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Local responses to shootings include requiring gun shops to post warnings

Daughter of Sandy Hook victim on gun reform
Daughter of Sandy Hook victim on need for gun reform after Uvalde massacre 06:41

Warning labels will soon be required wherever firearms are sold in New York's Westchester County. This week's unanimous vote by a county board in the state is among the range of local responses to gun violence, including recent shootings in Buffalo, New York; Orange County, California; and Houston.

Access to a firearm heightens the risk of suicide, homicide and accidental death, and warning labels can be an important tool in educating people on a public health and safety risk, according to Christian Heyne, vice president of policy at the Brady Campaign to Prevent Gun Violence.

"There's a misconception in this country that bringing a firearm into the home can make it safer, when you are increasing the likelihood that you and your family will be shot," Heyne told CBS MoneyWatch. "We have a responsibility to make sure folks exercising their Second Amendment rights are doing so with the full understanding of the risk." 

Westchester County Board of Legislators

The idea is one promoted by the Gun Shop Project — a nationwide partnership of gun owner groups and suicide prevention advocates — that encourages shops to display and pass along materials about firearms and suicide. 

"This is just to post a warning sign for people to be better informed," Jewel Williams Johnson, a Westchester County legislator who helped sponsor the measure requiring the cautionary signage, told CBS MoneyWatch.

While a majority of Americans favor some form of gun control, "this is not that," Johnson said of the new law, which passed on Monday and takes effect in three months. 

"If this legislation and warning signage in gun shops help to make any gun owner think twice and be more diligent," preventing a single domestic violence incident, suicide or unintentional death of a child, then it is worth the effort, said Johnson, who noted there are about 40 gun shops in the county.

According to the Giffords Law Center to Prevent Gun Violence, 54% of gun deaths in New York are suicide, and more than 27% of all suicide deaths in the state involve firearms. Further, nearly 37% of New York's intimate partner homicides involve a gun.

To be displayed at retailers and given to those seeking gun licenses in the county, the notices will also include contact information for the county's crisis prevention and response team and the national suicide hotline number.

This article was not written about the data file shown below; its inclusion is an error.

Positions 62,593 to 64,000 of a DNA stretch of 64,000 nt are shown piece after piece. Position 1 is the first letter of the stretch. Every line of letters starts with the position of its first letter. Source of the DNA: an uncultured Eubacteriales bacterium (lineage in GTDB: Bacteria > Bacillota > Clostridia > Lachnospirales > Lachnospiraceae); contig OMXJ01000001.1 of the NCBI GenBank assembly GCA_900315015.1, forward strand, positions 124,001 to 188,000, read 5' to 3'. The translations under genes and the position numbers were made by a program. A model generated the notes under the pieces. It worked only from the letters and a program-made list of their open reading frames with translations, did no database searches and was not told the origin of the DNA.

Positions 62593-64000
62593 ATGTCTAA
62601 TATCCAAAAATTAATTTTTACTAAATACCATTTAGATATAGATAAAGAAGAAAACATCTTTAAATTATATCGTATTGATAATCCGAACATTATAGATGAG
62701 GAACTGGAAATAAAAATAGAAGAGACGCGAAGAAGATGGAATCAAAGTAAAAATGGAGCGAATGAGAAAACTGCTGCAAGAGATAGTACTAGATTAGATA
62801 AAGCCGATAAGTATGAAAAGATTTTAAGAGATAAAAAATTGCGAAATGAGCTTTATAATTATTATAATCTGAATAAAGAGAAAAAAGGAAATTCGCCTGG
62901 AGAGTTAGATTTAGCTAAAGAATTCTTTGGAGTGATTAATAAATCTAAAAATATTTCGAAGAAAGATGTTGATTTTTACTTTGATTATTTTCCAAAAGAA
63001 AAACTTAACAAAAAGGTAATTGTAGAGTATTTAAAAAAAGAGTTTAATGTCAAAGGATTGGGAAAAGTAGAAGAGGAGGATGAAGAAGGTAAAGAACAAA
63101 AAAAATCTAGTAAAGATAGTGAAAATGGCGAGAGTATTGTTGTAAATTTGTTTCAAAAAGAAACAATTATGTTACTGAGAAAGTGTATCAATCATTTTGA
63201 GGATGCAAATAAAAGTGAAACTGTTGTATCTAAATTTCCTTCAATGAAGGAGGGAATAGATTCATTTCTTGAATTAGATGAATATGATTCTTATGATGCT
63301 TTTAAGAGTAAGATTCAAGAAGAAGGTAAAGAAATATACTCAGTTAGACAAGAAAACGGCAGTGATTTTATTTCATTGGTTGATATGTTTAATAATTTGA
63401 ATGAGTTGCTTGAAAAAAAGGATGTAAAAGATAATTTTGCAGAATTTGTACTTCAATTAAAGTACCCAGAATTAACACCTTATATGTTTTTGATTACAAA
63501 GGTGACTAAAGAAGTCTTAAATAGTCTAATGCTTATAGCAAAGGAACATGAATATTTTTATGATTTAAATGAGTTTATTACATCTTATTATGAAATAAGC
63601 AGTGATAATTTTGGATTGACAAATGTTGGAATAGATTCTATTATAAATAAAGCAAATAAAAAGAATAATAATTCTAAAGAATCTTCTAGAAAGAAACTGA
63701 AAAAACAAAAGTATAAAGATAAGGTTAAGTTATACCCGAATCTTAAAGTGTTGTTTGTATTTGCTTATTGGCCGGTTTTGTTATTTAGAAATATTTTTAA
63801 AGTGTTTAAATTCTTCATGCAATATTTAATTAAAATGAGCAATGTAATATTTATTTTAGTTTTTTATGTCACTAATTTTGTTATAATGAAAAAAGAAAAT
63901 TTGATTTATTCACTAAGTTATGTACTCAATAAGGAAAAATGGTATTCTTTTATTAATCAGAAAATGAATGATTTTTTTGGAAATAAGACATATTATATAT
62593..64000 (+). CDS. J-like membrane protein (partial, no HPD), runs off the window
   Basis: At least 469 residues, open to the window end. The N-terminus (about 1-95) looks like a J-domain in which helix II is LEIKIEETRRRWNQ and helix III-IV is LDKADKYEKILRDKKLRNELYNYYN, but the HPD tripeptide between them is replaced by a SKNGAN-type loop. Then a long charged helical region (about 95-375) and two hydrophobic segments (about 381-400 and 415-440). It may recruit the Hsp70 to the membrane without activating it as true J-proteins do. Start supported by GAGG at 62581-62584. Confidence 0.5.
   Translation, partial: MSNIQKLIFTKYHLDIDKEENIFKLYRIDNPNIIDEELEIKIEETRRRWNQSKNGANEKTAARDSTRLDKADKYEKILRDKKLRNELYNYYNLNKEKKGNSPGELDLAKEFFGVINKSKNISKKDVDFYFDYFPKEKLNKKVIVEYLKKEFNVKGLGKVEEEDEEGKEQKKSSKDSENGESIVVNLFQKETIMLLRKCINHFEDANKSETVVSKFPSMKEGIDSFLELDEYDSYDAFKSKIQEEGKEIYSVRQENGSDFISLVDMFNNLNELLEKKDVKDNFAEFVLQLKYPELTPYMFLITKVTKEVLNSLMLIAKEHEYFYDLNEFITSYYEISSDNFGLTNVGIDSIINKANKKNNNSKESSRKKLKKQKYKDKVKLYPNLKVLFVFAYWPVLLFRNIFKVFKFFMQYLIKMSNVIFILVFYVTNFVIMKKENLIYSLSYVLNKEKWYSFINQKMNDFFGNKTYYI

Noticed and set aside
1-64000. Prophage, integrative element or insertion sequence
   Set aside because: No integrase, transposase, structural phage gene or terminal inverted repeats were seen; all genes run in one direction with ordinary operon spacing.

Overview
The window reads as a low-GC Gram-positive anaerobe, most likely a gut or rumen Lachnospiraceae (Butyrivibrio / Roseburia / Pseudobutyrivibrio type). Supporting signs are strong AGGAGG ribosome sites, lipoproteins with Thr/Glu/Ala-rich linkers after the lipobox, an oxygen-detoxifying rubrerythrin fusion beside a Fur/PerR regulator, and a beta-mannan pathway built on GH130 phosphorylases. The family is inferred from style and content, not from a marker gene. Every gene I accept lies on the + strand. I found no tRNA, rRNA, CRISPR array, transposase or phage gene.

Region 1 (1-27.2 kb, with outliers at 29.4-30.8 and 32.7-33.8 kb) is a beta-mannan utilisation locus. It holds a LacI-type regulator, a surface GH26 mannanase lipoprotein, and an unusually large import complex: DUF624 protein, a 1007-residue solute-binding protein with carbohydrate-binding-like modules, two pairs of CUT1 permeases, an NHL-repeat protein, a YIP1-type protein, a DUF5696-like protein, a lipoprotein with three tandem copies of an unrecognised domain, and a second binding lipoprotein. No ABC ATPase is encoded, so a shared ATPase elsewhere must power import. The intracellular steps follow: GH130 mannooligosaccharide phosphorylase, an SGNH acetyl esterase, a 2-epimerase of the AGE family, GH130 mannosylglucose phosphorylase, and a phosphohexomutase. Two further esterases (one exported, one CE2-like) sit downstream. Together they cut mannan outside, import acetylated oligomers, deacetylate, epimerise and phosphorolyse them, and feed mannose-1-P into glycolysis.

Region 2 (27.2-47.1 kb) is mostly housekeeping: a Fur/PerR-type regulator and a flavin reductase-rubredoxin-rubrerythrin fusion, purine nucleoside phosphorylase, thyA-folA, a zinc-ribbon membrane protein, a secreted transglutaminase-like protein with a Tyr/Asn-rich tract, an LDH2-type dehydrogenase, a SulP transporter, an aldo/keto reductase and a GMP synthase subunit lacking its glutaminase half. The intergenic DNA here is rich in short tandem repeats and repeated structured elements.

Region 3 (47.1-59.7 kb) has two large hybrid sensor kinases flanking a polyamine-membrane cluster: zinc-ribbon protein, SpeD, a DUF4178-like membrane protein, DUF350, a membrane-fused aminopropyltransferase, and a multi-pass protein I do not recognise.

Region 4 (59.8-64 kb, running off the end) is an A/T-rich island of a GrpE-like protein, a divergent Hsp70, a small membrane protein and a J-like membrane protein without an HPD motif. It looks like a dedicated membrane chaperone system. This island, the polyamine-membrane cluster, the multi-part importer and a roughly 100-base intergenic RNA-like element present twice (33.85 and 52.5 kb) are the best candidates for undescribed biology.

Divergent paths among states

Other cities and states around the country are taking action on guns, with some localities loosening restrictions and others tightening them. Texas, for instance, as of September stopped requiring residents to obtain a permit to carry a gun. The 18-year-old who shot and killed 19 children and two adults at an elementary school in Uvalde, Texas, legally bought the weapon he used, law enforcement officials said Wednesday.

At the other end of the spectrum, New York Governor Kathy Hochul this month promised to work to increase the state's minimum age for purchasing a gun from 18 to 21 "at a minimum."

While surveys find most Americans support a ban on assault-style weapons, none of the 30 states with a Republican-controlled legislature has implemented policy, according to Christopher Poliquin, a professor of strategy at UCLA who has researched gun policy. 

Although paralysis on the issue at the federal level is now the norm, "both advocates and opponents of new restrictions should look beyond Washington for action on gun policy," Poliquin wrote Wednesday in an essay published on

In Colorado, the Boulder City Council on June 7 is scheduled to consider a collection of proposed firearm laws that includes reviving a 2018 ban on assault-style rifles now that the state has lifted a ban on local gun-control measures. The city will also vote on raising the age to 21 for buying and possessing a firearm; adding a 10-day waiting period for buying a gun; and banning gun owners from carrying a concealed firearm near parks, playgrounds, churches and preschools. 

As in New York's Westchester County, Boulder officials are also looking at requiring its two gun stores to post a health warning about the dangers posed by guns to owners, family members and others. 

Gun dealers and gun ranges in Washington State's King County since 2018 have been required to post signs warning about firearm risks. 

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